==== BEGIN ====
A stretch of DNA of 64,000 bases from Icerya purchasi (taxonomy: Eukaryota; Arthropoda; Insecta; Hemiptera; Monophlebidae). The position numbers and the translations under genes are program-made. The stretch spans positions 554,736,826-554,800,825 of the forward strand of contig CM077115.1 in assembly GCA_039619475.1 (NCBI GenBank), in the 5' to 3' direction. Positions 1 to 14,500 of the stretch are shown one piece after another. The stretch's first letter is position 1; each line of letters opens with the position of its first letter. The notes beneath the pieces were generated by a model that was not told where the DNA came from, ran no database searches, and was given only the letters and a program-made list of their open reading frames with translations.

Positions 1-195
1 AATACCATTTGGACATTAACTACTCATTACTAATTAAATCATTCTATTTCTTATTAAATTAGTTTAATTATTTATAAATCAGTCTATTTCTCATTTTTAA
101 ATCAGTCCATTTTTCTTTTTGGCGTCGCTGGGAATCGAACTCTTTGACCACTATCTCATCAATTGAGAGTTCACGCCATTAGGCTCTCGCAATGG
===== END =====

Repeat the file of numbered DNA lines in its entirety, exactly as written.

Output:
A stretch of DNA of 64,000 bases from Icerya purchasi (taxonomy: Eukaryota; Arthropoda; Insecta; Hemiptera; Monophlebidae). The position numbers and the translations under genes are program-made. The stretch spans positions 554,736,826-554,800,825 of the forward strand of contig CM077115.1 in assembly GCA_039619475.1 (NCBI GenBank), in the 5' to 3' direction. Positions 1 to 14,500 of the stretch are shown one piece after another. The stretch's first letter is position 1; each line of letters opens with the position of its first letter. The notes beneath the pieces were generated by a model that was not told where the DNA came from, ran no database searches, and was given only the letters and a program-made list of their open reading frames with translations.

Positions 1-195
1 AATACCATTTGGACATTAACTACTCATTACTAATTAAATCATTCTATTTCTTATTAAATTAGTTTAATTATTTATAAATCAGTCTATTTCTCATTTTTAA
101 ATCAGTCCATTTTTCTTTTTGGCGTCGCTGGGAATCGAACTCTTTGACCACTATCTCATCAATTGAGAGTTCACGCCATTAGGCTCTCGCAATGG